Bristol Bay Advocates Lobby in D.C. to Stop Pebble Mine
Fly-in meetings and paid media urge the EPA to veto Pebble Mine and permanently protect Bristol Bay.
Bristol Bay Tribal representatives, commercial fishermen, sportsmen, chefs, and conservation groups—including NRDC—are in Washington, D.C. this week calling on permanent protection for Bristol Bay, Alaska. Advocates will be meeting with the Biden Administration and Members of Congress urging them to protect Bristol Bay from the ongoing threat of the Pebble Mine.
In connection with the fly-in, groups are launching a new print, digital, social, TV, mobile billboard, and outdoor postering media campaign in Washington, D.C. This week, full-page print ads are running in The Hill, Politico, and New York Times; TV ads on CNN; digital ads online; and postering and mobile billboards around D.C.
The posters and ads state: “Be a Hero for Bristol Bay. EPA, Veto Pebble Mine.”
Building on the momentum of the media campaigns that the Bristol Bay Defense Fund and NRDC launched in February and March, the new ads echo the call for EPA to veto the Pebble Mine—a giant gold and copper mine proposed at the headwaters of the world’s greatest wild salmon fishery in Bristol Bay.
Bristol Bay is the most valuable wild salmon fishery in the world: it supplies 57% of the world’s wild sockeye salmon, generates $2.2 billion in annual economic activity, supports 15,000 American jobs, and sustains Indigenous communities in Alaska for millennia. This summer, a record-breaking 73.4 million sockeye salmon are predicted to return to Bristol Bay!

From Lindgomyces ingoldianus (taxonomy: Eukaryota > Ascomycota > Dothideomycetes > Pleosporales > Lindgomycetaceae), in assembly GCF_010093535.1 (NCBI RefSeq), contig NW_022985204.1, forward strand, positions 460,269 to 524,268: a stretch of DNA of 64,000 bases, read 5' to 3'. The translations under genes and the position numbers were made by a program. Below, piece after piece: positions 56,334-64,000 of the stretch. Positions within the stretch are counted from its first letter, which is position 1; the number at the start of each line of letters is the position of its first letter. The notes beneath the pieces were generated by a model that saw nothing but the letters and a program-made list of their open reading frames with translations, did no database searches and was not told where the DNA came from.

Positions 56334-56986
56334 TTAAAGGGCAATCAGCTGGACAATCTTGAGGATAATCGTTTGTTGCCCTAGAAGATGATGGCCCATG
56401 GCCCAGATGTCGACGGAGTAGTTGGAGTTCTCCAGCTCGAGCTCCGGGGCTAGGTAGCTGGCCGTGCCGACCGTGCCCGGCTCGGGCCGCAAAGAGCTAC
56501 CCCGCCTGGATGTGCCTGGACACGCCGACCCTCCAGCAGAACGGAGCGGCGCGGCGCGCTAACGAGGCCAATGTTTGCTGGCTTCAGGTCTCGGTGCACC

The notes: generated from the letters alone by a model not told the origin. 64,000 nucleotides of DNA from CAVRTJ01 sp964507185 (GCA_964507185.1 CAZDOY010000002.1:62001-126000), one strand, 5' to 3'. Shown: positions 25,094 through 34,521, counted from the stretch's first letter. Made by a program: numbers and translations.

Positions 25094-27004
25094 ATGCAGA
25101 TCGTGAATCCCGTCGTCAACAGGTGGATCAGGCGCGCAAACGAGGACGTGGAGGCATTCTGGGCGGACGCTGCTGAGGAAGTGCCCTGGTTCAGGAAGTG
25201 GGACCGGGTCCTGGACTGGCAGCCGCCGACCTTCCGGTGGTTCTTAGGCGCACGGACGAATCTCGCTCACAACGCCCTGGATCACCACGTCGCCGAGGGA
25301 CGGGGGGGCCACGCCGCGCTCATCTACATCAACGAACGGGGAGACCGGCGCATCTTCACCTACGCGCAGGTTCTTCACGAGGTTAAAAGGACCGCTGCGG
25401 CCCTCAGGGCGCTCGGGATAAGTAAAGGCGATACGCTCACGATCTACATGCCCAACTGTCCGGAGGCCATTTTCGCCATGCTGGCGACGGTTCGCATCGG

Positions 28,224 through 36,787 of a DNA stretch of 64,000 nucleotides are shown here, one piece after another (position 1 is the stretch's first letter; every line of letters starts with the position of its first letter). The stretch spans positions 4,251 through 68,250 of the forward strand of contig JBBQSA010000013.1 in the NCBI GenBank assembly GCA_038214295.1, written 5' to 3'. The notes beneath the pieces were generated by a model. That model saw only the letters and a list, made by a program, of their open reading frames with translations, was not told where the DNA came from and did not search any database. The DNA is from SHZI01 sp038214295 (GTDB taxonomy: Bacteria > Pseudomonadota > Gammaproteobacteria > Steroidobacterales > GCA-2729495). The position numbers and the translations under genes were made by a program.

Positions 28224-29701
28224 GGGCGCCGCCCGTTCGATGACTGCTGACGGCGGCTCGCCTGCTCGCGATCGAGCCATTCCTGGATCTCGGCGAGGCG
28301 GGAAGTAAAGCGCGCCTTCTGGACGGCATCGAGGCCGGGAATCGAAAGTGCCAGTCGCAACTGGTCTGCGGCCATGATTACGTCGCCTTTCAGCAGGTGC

Yet the Pebble Mine—and its more than 10 billion tons of toxic mining waste—would destroy it all.
Although the U.S. Army Corps of Engineers denied Pebble’s permit in 2020, mine proponents continue to appeal that decision—and contemptuously plan a business as usual work program on site this summer.
EPA has the power to stop this madness for good. Under Section 404(c) of the Clean Water Act, EPA has the authority to veto the Pebble Mine and permanently protect Bristol Bay.
EPA is considering it. The agency will announce later this month whether it recommends 404(c) Clean Water Act protections for Bristol Bay. If EPA finalizes a 404(c) determination, it will provide long-term protection for waters that are essential to subsistence, commercial and recreational fishing—as well as Indigenous communities.
Joined by NRDC for more than a dozen years, this is a decades-long fight led by Alaska Native Tribes, communities, and commercial fishermen to save their lives, livelihoods, and lands from destruction from a foreign mining company. And it is a fight we must win. Add your voice here.